Most Type 2’s I know either test once or twice a day or not at all.  They just rely on the A1C they get from the doctor.  In my opinion, this is a big mistake.  In fact, I believe that Type 2’s must test as much as a Type 1.  You must know what your blood sugar is doing throughout the day and in response to the food you eat and the exercise you engage in.  Test in the morning when you wake up.  It is the first thing you should do every day.  Test before every meal.  Test 2 hours and 4 hours after a meal.  Test before going to bed.  Test in the middle of the night.  As a Type 1 I can give myself insulin to make a correction at any given time.  I give myself a bolus of insulin to “cover” meals.  If you are on medication you are on a much more static kind of “dose.”  You can’t make corrections or give yourself a bolus.  You can take more of the pill you are taking the next day and see what happens.  Continuous Glucose Monitors (CGM’s) were recently invented and provide a blood sugar result every 5 minutes.  If I was Type 2 I would get a CGM and use it initially and periodically as needed.  I think CGM’s are more appropriate for Type 2 then for Type 1 as they currently are.  It requires that you inject a port with a receiver and carry a monitor with you.  The port is changed every 3-7 days.  It is important to see your trends and the CGM offers this information.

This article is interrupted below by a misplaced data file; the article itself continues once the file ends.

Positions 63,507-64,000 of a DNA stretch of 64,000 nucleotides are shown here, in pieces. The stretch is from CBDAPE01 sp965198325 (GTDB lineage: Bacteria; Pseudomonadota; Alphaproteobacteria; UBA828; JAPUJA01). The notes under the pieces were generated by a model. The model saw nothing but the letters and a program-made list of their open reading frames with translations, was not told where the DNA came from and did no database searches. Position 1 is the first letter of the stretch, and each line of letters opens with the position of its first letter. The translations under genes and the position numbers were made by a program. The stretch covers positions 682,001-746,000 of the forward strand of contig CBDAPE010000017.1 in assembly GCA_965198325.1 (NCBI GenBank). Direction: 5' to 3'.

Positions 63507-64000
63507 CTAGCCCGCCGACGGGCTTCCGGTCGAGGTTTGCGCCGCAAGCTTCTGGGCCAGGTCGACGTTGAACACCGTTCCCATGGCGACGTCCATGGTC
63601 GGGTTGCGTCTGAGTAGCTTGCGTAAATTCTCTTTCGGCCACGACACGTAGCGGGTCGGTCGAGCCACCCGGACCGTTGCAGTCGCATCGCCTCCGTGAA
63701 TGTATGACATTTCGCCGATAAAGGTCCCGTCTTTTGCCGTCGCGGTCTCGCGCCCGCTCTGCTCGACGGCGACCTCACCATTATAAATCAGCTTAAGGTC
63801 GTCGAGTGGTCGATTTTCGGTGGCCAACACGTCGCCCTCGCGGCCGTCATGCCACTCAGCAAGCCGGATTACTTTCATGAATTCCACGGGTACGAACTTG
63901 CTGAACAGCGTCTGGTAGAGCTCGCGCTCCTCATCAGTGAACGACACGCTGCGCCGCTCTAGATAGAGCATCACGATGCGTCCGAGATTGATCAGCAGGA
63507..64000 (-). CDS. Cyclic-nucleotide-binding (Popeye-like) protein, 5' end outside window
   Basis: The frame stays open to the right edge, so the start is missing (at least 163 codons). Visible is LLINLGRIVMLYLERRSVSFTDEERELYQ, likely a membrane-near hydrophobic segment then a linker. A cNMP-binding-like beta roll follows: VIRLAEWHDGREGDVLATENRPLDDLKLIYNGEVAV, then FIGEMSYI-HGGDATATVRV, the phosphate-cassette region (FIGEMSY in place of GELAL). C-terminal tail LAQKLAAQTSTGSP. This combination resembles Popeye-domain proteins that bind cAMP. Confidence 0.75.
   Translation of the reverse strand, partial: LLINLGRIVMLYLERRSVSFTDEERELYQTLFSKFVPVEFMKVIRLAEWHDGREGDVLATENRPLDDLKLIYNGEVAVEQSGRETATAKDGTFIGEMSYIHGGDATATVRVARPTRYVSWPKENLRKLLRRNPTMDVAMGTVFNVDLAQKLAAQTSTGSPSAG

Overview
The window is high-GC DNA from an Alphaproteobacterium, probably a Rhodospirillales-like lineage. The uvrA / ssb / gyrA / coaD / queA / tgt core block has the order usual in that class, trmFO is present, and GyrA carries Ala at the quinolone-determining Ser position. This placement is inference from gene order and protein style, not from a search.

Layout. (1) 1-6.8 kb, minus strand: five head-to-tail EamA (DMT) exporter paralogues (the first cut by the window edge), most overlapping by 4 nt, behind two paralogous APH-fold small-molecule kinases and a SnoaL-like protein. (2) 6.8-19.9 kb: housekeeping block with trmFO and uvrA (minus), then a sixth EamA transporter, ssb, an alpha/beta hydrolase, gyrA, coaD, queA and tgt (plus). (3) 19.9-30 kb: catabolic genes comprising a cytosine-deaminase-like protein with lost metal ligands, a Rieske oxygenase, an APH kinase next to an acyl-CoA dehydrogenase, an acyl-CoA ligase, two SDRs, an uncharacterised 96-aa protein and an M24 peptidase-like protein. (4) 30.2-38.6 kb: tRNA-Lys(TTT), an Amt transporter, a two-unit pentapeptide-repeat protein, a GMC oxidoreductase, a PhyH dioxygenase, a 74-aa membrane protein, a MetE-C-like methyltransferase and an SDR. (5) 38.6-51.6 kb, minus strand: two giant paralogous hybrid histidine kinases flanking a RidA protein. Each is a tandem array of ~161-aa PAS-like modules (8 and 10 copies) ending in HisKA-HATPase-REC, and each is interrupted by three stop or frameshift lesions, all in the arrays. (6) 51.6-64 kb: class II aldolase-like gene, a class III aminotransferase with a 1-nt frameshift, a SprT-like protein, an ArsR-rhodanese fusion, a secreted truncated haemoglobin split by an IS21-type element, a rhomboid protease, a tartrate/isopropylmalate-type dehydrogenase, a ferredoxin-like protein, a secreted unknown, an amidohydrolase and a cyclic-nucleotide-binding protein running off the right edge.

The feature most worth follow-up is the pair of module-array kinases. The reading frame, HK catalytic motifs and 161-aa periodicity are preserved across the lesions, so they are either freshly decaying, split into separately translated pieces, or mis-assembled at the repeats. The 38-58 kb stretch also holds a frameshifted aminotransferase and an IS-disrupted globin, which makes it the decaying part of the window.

Your diet should be stricter than a Type 1.  Because you are on a more static medication protocol, diet is more of a factor for you.  Also, you are probably needing to shed a few pounds so diet is important for that reason as well.  Eliminate sugar, flour, high carb foods and foods that are high in fat.  You must apply restriction to what you eat.  Sorry, that is just the way it is.  If you do some hard work up front and get to your ideal weight you may be able to reverse the disease completely and be able to eat some of these things then. Oh, and you won’t have to test anymore.

Type 2 can be worse than Type 1 in the fast progression of complications.  You have probably been battling with insulin resistance far before a diagnosis.  So, your body has already been under the stress of high blood sugar.  You are probably older and may have other medical conditions you are dealing with like high blood pressure.  If you are unable to address the condition of high blood sugar then you run the risk of developing complications like tingling in the feet or hands, eye problems, kidney problems or heart disease.  The combination of working out hard and a good diet will be of tremendous benefit in quelling or reversing these symptoms.

The key to dealing with Type 2 Diabetes is to transform your metabolic functioning.  Exercise and diet will begin this process and that may be all you need.  Other modalities include acupuncture, cranio sacral therapy, vitamins, supplements, herbs, meditation, etc.  I have used all of these and more and can assist anyone who is committed to or willing to engage.

Type 2 is reversible.  Type 1 isn’t believed to be.  You can cure yourself.  It requires hard work.  It requires nothing less than a transformation of your body, mind and spirit.  Not an easy task.  Yet it may be the primary purpose of why we are here.